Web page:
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Dry coughing can afflict both adults and children, and it's typically an unproductive cough, because it does not produce phlegm or mucus. When a child has a dry cough, it can be very painful and may be the symptom of a more serious underlying health problem. There are many causes for dry cough in children, such as the common cold, asthma, allergies, post-nasal drip or whooping cough. Other causes might include croup, bronchiolitis, a blockage of the airway or even a symptom of an emotional issue.
The common cold is one of the most common reasons for a dry cough in children. If the cough is accompanied by a sore throat, vomiting, ear pain, a stuffy nose, or a fever, it might be a symptom of a bacterial or viral infection. This type of cough usually can be eased by the consumption of warm fluids, bed rest, and medication. Asthma coughs usually are dry, wheezing noises accompanied by breathing difficulties. A medical professional can diagnosis and treat this type of issue.
Allergies often are the culprit when the cough occurs during the spring and fall seasons. In addition, sensitivities to cigarette smoke, foods, and pet dander also can trigger a dry cough. Allergies often have many other symptoms, such as itchy, red eyes, sneezing, and a runny nose. Sometimes, simply removing the child from the allergy environment will help ease the coughing.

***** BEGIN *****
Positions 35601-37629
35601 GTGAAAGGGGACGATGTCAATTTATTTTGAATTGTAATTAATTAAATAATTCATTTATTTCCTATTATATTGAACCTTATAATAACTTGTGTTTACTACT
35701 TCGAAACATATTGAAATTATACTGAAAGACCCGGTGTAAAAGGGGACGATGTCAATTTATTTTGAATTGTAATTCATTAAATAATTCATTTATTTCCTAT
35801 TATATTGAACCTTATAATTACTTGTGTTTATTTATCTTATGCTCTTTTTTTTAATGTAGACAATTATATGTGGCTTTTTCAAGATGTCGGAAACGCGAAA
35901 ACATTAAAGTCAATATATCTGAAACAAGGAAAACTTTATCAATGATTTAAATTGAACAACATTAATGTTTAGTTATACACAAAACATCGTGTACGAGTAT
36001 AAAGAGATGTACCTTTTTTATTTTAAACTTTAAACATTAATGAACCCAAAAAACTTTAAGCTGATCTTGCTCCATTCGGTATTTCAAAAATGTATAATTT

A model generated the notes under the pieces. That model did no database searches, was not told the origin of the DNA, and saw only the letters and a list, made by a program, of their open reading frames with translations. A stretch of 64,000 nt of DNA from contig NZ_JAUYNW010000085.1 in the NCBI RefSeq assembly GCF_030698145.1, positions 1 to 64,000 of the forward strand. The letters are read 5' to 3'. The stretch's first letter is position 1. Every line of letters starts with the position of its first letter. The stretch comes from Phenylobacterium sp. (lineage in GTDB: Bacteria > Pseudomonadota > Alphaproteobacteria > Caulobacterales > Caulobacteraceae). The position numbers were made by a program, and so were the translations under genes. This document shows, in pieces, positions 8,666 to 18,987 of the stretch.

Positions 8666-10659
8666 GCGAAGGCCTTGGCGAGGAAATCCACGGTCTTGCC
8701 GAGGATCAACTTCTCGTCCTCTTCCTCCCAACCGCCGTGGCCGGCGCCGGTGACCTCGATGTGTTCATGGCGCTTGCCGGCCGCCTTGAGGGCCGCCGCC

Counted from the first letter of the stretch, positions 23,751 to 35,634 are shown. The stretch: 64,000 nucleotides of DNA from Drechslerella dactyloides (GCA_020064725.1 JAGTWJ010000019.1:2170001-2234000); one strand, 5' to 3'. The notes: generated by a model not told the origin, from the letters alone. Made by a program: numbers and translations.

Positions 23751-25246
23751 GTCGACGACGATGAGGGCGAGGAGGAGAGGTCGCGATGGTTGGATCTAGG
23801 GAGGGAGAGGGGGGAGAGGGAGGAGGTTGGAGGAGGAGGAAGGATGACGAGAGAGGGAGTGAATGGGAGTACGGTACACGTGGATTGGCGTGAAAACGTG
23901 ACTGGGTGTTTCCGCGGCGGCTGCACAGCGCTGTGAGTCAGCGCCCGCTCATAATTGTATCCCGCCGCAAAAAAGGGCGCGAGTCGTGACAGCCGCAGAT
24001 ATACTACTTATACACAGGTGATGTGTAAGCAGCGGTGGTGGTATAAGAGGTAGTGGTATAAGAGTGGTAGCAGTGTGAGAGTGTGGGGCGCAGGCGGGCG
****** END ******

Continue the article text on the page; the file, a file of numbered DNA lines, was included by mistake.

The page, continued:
Post-nasal drip also causes a dry cough in children. This occurs when mucus builds up and then begins to drip down the child's throat. This might be the result of allergies, colds, or hormonal changes. Other factors that could affect this type of cough include fatigue and breathing in frigid air. Whooping cough, a bacterial infection that has made a comeback in Western society during the early 21st century, also causes a dry cough.
Younger children might suffer from dry coughing episodes if they have croup or bronchiolitis. Croup typically occurs in children between the ages of 6 months and 3 years, and it is characterized by a barking cough, hoarseness, a squealing noise during inhalation, and breathing difficulties. Coughing in children under the age of 2 years might be caused by bronchiolitis. This occurs when a respiratory syncytial virus causes inflammation of the child’s air passages. The symptoms of this include wheezing, tight-sounding coughs and difficult, rapid breathing.
When something is lodged in a child’s throat or air passageway, he or she might have a dry cough. Parents should check to see if a small toy or piece of food was accidentally swallowed and is now stuck in the child's throat. Some children also have unexplained dry coughs, which might be caused by a tickling sensation in the throat. Other children might have dry coughing that is the result of fake coughing, which is sometimes the symptom of an emotional issue or problem.
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